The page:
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Outcomes: Successful students should have an understanding of and the skills to effectively
communicate Setting, Spatial and Environmental Storytelling.
Deliverables: 1 x Setting Design Document
1 x 1 – 2 page Short story : Spatial / Environmental storytelling
Students are to create a Setting Design Document of a space that communicates aparticular narrative. The Document can be as long as necessary to describe the details of your world. (The more detail and thought you have about the world, the more effective the design document)
Students are also to write a short descriptive passage that walks the reader through this designed space, communicating aspects of the world through environmental storytelling. This scene should provide the reader with a clear sense of the space and the world with one or two points of interest that deepen the narrative of this space.
Things to Remember:
Design Document • You may use drawings(recommended) and images to facilitate the designing of this space. Draw it out.
• Think about the purpose of the space. • Setting and background should not just be there for the sake of being a setting. How is the setting adding, informing and facilitating the narrative?
• Your document should include details about the mood and atmosphere of the space, why it is like that, how it should make the character feel etc. to show your understanding of the space and the why and how it came to be. • You are not limited to the amount of information you may include in your design document. You are strongly encouraged to enrich the setting design document as much as you can. Consider having some basic headings to guide your process, such as: World – What institutional systems are in place in the world? (Economic, political, religious, magical…) Geography – what is the physical topology of the land, how does this affect the construction of settlements. What is the climate of the world? Location – Where does the story take place? Why? (Does it take place in your characters domicile? Consider what this implies for the narrative. Micro-locations – What small details about the space can add extra information about the narrative or the characters? Are there wanted posters all over the town with your character’s face? Or the villains – does this foreshadow a conflict between your protagonist and the antagonist, or does it speak to a larger conflict that is going to envelop the world? As mentioned – the more thought that has been put into the setting, the easier it is to write the narrative – and avoid holes in the story.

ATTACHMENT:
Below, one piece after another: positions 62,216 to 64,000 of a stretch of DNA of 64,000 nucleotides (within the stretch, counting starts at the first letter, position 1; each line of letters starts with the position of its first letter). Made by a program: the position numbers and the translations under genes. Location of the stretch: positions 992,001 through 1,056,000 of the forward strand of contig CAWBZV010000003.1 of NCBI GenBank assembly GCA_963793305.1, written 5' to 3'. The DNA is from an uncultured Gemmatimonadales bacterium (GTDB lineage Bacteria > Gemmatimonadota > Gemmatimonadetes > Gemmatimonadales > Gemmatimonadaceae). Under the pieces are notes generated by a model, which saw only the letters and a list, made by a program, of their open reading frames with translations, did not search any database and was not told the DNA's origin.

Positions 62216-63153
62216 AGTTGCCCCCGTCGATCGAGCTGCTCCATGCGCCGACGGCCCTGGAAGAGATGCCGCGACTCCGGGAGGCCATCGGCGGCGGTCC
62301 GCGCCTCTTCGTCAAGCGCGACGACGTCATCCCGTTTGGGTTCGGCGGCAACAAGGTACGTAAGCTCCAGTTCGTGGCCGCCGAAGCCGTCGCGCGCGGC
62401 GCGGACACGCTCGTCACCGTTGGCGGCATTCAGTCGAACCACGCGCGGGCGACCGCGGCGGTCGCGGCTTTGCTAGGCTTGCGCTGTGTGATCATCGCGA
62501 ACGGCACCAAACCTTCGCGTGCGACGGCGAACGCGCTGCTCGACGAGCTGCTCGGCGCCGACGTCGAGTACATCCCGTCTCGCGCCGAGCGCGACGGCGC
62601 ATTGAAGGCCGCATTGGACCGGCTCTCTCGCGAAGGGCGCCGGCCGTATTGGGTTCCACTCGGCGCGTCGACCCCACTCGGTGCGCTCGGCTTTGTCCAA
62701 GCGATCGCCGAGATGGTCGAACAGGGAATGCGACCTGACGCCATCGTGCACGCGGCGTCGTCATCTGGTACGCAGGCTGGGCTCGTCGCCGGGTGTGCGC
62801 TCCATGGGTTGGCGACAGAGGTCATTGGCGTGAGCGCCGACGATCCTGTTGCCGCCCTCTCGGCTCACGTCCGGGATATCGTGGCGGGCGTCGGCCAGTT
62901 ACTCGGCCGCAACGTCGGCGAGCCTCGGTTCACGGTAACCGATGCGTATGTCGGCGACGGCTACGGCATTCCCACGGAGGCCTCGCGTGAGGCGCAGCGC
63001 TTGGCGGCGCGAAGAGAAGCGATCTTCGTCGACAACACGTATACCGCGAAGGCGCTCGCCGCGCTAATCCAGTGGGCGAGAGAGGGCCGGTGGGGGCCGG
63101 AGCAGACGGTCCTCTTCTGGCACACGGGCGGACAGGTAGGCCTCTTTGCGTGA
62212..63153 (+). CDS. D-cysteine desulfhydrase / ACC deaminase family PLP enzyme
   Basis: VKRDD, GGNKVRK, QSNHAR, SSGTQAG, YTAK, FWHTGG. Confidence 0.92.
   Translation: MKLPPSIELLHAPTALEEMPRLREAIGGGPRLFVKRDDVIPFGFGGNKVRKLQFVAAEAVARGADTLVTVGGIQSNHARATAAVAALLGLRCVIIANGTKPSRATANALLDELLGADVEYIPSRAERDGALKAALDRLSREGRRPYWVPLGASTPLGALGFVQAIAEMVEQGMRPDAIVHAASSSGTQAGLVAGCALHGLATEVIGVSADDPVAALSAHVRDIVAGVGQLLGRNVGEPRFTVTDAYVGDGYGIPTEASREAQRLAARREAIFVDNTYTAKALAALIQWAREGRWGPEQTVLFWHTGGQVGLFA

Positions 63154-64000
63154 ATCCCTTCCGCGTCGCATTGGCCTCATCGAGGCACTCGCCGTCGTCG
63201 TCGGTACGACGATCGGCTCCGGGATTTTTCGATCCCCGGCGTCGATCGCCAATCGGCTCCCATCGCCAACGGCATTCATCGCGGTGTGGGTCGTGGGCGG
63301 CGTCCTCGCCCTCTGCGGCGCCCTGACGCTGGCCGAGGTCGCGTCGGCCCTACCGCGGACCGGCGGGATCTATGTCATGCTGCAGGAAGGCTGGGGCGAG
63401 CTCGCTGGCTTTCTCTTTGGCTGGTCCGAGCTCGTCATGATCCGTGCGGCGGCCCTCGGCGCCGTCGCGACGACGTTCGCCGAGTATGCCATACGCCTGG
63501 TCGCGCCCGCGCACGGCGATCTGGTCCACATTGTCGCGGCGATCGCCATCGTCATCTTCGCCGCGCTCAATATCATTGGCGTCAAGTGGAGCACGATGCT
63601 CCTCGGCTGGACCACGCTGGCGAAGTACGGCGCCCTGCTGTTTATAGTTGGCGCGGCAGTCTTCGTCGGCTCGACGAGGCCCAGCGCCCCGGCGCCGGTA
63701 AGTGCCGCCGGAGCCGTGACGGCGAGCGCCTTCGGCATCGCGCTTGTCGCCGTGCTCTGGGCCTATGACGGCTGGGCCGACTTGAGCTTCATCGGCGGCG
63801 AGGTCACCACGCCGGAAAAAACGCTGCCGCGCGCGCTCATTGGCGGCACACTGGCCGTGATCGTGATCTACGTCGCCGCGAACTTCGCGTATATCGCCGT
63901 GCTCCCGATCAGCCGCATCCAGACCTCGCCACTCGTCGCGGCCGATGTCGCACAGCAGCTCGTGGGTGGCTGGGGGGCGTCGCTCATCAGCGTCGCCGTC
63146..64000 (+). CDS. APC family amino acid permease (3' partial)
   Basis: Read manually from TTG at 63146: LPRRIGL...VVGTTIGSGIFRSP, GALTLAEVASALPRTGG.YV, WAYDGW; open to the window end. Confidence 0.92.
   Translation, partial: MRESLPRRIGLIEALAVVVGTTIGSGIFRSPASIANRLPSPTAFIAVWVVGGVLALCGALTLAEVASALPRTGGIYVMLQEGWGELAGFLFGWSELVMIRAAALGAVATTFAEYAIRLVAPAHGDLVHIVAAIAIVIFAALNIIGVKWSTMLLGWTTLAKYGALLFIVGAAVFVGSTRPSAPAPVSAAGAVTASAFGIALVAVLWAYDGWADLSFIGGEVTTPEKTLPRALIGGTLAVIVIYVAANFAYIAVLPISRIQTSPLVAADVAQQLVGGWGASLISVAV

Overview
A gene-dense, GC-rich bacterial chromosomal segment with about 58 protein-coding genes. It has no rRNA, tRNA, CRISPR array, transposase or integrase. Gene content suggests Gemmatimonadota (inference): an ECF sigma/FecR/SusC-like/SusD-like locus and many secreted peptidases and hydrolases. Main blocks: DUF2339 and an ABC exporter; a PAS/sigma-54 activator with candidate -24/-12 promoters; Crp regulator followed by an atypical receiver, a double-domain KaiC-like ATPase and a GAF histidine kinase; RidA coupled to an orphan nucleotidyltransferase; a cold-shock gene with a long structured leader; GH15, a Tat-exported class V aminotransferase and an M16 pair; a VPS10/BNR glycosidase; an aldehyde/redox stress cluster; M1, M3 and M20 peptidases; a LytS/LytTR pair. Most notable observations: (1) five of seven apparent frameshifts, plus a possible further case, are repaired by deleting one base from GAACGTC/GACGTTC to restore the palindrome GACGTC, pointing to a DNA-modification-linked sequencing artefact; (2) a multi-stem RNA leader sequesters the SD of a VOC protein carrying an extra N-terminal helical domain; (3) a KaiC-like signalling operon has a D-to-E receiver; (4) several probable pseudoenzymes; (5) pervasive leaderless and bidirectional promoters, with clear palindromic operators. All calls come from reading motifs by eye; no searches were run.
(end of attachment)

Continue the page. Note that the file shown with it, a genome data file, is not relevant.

Short Story • The short story should walk the reader through the space. It doesn’t have to explore every aspect of the designed area (for example, every room in a house), but there should be a traversal of the interesting parts of the space in some way. • Use rich descriptions of various points of interest to create vignettes of the world.
• The description should be descriptive without being prescriptive. • These points of interest should be moments of environmental storytelling where small stories of the world, or background details are gleaned from the environment.
• This is a task in expository writing. However, still making use of show, don’t tell.
• Note: Try not to use a character for the POV.
Criteria Students will be marked on their designing of the space to be meaningful. As well as their ability to tell small narratives through this design and through descriptions of the designed setting. Marks will be deducted for missing the relevant headings in your document.